Gov. Jay Inslee announced Friday that Washington’s stay-home order has been extended through May 31, and has outlined a phased reopening that’s been broken down into four stages.
The reopening plan is based on Washington’s daily number of new confirmed cases, COVID-19 fatalities, and hospital data and projections. Gov. Inslee didn’t give specific dates for the four phases; rather, he said to expect each phase to last three weeks at least, so officials can determine whether it’s working.
Phase 1, which will likely last until early June, will ease some restrictions but generally retain strict physical distancing. Some business could be able to reopen in mid-May, which would include retail stores that can offer curbside pickup, car dealerships, car washes, pet walkers, housecleaners, and landscapers. Some recreation will be permitted, including boating, golfing, and hiking. Drive-in spiritual services will be allowed, with one household per vehicle. Travel will continue to be limited to essential trips only.
Phase 2 will begin to reopen a broader range of businesses; restaurants will be permitted to open at 50 percent capacity, with table sizes capped at five.
KISS Cafe owner Brenda Reed tells My Ballard that even half-capacity is better than none, and would be welcomed by many in the community.
“For people’s mental health we need to start bringing back some doses of meaningful social interaction,” Reed says. “But again, people need to understand that 50 percent capacity only generates 50 percent of revenue. Most of our other expenses remain at 100 percent. My landlord isn’t giving me a break, my bank isn’t giving me a break, Comcast isn’t giving me a break. Really, the only people helping me are our loyal customers who want to see us come through the other side of this.”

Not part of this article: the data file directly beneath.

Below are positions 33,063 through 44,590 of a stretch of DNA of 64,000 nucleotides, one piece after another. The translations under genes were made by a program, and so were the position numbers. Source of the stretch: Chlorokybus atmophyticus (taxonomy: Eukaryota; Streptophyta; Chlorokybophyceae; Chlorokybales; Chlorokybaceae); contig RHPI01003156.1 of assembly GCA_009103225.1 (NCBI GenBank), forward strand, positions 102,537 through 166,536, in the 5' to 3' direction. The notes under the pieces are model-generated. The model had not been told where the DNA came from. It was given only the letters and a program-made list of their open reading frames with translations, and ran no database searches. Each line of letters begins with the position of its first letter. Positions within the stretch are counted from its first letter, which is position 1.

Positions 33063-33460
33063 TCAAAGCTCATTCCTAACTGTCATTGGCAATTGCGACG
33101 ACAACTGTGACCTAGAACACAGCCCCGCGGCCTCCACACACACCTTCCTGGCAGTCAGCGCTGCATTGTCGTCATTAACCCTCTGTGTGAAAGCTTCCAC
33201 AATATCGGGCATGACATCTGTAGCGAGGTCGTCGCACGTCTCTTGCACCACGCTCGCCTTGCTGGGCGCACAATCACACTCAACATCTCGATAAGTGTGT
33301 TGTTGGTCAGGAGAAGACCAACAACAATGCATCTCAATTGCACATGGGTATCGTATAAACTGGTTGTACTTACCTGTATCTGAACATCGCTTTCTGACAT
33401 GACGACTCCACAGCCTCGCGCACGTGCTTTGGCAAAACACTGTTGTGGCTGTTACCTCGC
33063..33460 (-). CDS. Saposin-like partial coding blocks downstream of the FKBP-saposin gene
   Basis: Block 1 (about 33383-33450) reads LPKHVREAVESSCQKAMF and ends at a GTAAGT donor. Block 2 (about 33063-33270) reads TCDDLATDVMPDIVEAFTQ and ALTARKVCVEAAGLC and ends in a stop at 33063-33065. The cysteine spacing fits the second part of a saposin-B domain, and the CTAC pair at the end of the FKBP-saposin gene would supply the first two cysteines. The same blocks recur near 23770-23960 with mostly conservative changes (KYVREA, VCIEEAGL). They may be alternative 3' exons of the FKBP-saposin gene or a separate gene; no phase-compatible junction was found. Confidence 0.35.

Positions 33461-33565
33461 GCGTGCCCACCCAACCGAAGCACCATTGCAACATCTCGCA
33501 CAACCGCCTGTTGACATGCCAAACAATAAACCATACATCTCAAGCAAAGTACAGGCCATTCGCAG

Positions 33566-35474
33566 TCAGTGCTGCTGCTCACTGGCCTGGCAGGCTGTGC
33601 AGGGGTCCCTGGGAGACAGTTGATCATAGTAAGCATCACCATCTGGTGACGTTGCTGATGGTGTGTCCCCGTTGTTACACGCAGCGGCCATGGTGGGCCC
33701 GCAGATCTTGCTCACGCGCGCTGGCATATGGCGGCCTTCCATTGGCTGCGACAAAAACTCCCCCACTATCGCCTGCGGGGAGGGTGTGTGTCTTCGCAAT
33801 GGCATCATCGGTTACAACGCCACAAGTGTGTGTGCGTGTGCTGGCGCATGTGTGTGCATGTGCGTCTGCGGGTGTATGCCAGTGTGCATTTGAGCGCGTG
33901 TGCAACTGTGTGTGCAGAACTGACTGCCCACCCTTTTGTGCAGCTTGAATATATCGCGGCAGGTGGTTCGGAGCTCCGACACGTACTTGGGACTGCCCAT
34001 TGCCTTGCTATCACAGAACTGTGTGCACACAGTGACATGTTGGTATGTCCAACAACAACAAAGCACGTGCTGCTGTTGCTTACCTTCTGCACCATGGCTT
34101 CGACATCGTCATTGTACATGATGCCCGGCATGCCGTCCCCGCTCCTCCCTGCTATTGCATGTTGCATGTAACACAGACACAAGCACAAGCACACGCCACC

KISS Cafe’s regulars have really stepped in, helping Reed keep her employees on the payroll with the Ballard Drinking Team (BDT) quarantine challenge; 100 beers at KISS get you “on the team,” a tradition that’s amassed hundreds of BDT members over the years. Some cafe faithfuls have been taking the pandemic BDT challenge, carting away 100 different beers to complete their own lists at home.
On top of COVID-related business downturn, Reed has also dealt with the lost business from the ongoing construction of NW Market St in front of her cafe. Before COVID, business was already down about 25 percent from construction that wiped out parking spots and sidewalks all around the cafe.
“This is a double whammy,” Reed says, adding that now, more than ever, community dollars matter, and “where you spend them is going to have a massive impact on what the future of our communities look like.”
Phase 2 will also allow real estate, hair and nail salons, and in-person retail stores to reopen. Gatherings up to five people per week outside the immediate household will be permitted, as will more recreation such as camping, limited to five people outside the household per week.
Phase 3 will begin to allow indoor group sports and non-essential travel, but will limit gatherings at 50 people. This means restaurants will be permitted to reopen at less than 75 percent capacity, and gyms, movie theaters, museums, and libraries will all slowly reopen.
The last phase will look the most like “normal,” but with the caveat that physical distancing should be practiced when in public spaces. Nightclubs, concerts, and sporting events will also resume.
Some counties that weren’t as hard-hit by COVID-19 will be reopened more quickly, including Columbia, Garfield, Jefferson, Lincoln, Pend Oreille, Skamania, Kittitas, Ferry, Grays Harbor and Wahkiakum.
Photo: Gov. Jay Inslee on Facebook